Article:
\ ˈwich How to pronounce witch (audio) \

Definition of witch

 (Entry 1 of 2)

1 : one that is credited with usually malignant supernatural powers especially : a woman practicing usually black witchcraft often with the aid of a devil or familiar : sorceress — compare warlock
2 : an ugly old woman : hag
3 : a charming or alluring girl or woman
4 : an adherent of Wicca


witched; witching; witches

Definition of witch (Entry 2 of 2)

transitive verb

1 : to affect injuriously with witchcraft
2 archaic : to influence or beguile with allure or charm

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Other Words from witch


witchlike \ ˈwich-​ˌlīk How to pronounce witchlike (audio) \ adjective
witchy \ ˈwi-​chē How to pronounce witchy (audio) \ adjective

Examples of witch in a Sentence

Noun an herbalist and self-proclaimed witch Her mother-in-law is a bitter old witch. Verb the woman did witch me with her gentle smile
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Recent Examples on the Web: Noun Combusting fossil fuel with air, whether in a power plant generating electricity or in a car cranking out motion, yields a witch’s brew of pollutants. Jeffrey Ball, Fortune, "Inside ‘Project Odessa,’ an experiment in greener fossil-fuel power," 16 Mar. 2020 They are seen as witches who are both running from and preparing to battle after all life forces appear to dissipate from a magical tree. Tamar Herman, Billboard, "Dreamcatcher Invite Listeners to 'Scream' With Enchanting New Video: Watch," 18 Feb. 2020 Rob Hayes’ script centers on Gretel — hence the title’s name swap — and turns her into woke, coming-of-age superheroine who outsmarts a witch. Mark Kennedy, Houston Chronicle, "‘Gretel & Hansel’ is a real horror — as in horrible," 31 Jan. 2020 It was named in honor of the pagan witch-protection symbols etched into the buildings during colonial times, though Anne Kernke, who runs tours and tastings by appointment, hints there’s more to the story. Ewen Bell, National Geographic, "What makes Tasmania an outdoor lover’s dream?," 29 Dec. 2019 But where on Halloween Eve, and the eve of the House vote on the impeachment probe, were those witches? Karen Heller, Washington Post, "The Trump campaign held a Halloween ‘Witch Hunt Party’ and tortured a metaphor to death," 31 Oct. 2019 In the movie, the Sanderson sisters are 17th-century witches who get accidentally resurrected 300 years later on Halloween. Rachel Yang, EW.com, "Watch the spooky Hocus Pocus-inspired remix of Lizzo's 'Truth Hurts'," 25 Oct. 2019 These are the witches of Chicago — and their numbers are growing. Chicago Tribune Staff, chicagotribune.com, "tl;dr: Chicago’s top cop snubs Trump, Cubs hire ‘Grandpa’ and new taxes on nightlife," 24 Oct. 2019 Her unflinching depiction of the witch trials captures the visceral horror of the policing of women’s bodies, as well as the petty jealousies and power grabs that motivate it. Eliot Schrefer, USA TODAY, "Review: Matriarchy under siege in Kiran Millwood Hargrave's chilling 'The Mercies'," 10 Feb. 2020 Recent Examples on the Web: Verb The favorite, at 4-5, hasn’t had a misstep for trainer Peter Miller, who is witching to jockey Flavien Prat. Los Angeles Times, "Racing! Del Mar in the homestretch," 28 Aug. 2019 Investors are warned that volatility can increase during a quadruple witching as traders adjust their positions. The New York Times, New York Times, "Expect Fed to Raise Interest Rate and F.C.C. to Repeal Net Neutrality," 10 Dec. 2017 Those include Agni's Philosophy and Witch Chapter 0 [cry], the latter of which used bleeding-edge software and hardware in the form of DirectX 12, an eight-core Intel processor, and four Nvidia Titan X graphics cards. Mark Walton, Ars Technica, "Final Fantasy 15 on PC: Has Square Enix lost its way, or do graphics really matter?," 25 Aug. 2017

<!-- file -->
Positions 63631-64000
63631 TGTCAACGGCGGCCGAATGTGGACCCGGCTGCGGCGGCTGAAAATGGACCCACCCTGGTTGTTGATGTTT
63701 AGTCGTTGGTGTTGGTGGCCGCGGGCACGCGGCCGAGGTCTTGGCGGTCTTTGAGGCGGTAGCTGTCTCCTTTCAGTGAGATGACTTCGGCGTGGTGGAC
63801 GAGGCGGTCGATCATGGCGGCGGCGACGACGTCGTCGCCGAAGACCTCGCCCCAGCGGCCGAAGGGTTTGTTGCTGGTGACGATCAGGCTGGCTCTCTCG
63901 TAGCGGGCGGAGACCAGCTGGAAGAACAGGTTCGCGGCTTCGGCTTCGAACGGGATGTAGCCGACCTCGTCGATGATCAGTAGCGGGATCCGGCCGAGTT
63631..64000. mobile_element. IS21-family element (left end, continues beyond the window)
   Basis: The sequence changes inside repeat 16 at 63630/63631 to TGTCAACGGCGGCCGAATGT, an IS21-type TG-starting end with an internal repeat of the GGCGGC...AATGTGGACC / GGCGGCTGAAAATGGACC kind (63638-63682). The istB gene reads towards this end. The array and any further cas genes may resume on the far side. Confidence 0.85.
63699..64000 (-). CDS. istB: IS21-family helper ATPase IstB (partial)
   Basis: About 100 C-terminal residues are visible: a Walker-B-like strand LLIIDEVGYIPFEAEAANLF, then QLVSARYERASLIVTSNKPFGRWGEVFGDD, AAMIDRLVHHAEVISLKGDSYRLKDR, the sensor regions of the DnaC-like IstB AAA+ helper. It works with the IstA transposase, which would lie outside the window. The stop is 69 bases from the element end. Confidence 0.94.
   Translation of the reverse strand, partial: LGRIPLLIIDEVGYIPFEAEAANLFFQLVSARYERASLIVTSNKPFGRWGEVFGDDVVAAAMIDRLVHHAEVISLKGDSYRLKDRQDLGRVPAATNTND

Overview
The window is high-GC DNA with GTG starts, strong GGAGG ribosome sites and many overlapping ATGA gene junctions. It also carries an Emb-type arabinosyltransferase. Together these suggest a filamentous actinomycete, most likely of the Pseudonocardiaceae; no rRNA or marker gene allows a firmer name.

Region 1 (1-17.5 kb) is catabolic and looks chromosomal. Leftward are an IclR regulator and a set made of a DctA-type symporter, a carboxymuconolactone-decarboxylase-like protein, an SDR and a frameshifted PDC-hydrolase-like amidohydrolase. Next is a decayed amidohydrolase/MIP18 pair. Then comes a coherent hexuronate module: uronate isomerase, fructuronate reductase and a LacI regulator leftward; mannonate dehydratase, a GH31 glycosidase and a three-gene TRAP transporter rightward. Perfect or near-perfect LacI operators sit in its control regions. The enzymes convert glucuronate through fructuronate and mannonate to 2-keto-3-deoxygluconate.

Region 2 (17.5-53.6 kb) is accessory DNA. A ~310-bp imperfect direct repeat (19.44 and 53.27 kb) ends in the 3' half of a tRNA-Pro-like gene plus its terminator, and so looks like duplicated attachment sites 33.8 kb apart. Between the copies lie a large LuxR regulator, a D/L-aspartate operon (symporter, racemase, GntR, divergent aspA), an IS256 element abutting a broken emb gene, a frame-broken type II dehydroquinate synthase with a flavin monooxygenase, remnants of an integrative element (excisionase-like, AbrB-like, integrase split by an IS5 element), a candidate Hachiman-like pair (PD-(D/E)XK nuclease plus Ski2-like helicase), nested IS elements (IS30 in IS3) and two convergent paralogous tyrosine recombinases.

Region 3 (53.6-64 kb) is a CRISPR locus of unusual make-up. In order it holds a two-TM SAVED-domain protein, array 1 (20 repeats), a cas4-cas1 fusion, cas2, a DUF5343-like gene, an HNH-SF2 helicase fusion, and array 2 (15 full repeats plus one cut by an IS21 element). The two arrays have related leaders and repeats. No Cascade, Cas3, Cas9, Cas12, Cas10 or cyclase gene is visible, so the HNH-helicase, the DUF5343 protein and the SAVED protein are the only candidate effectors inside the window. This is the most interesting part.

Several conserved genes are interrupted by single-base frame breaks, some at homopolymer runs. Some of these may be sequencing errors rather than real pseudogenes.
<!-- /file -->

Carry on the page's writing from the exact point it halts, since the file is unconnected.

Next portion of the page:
These example sentences are selected automatically from various online news sources to reflect current usage of the word 'witch.' Views expressed in the examples do not represent the opinion of Merriam-Webster or its editors. Send us feedback.

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First Known Use of witch


before the 12th century, in the meaning defined at sense 1


14th century, in the meaning defined at transitive sense 1

History and Etymology for witch


Middle English wicche, from Old English wicca, masculine, wizard & wicce, feminine, witch; akin to Middle High German wicken to bewitch, Old English wigle divination, and perhaps to Old High German wīh holy — more at victim

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Time Traveler for witch

Time Traveler

The first known use of witch was before the 12th century

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Statistics for witch

Last Updated

24 Mar 2020

Cite this Entry

“Witch.” Merriam-Webster.com Dictionary, Merriam-Webster, https://www.merriam-webster.com/dictionary/witch. Accessed 28 Mar. 2020.

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More Definitions for witch


How to pronounce witch (audio)

English Language Learners Definition of witch

: a woman who is thought to have magic powers
: a person who practices magic as part of a religion (such as Wicca)
informal : a very unpleasant woman


\ ˈwich How to pronounce witch (audio) \

Kids Definition of witch

1 : a person and especially a woman believed to have magic powers
2 : an ugly or mean old woman

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More from Merriam-Webster on witch

Thesaurus: All synonyms and antonyms for witch

Rhyming Dictionary: Words that rhyme with witch

Spanish Central: Translation of witch

Nglish: Translation of witch for Spanish Speakers

Britannica English: Translation of witch for Arabic Speakers

Britannica.com: Encyclopedia article about witch

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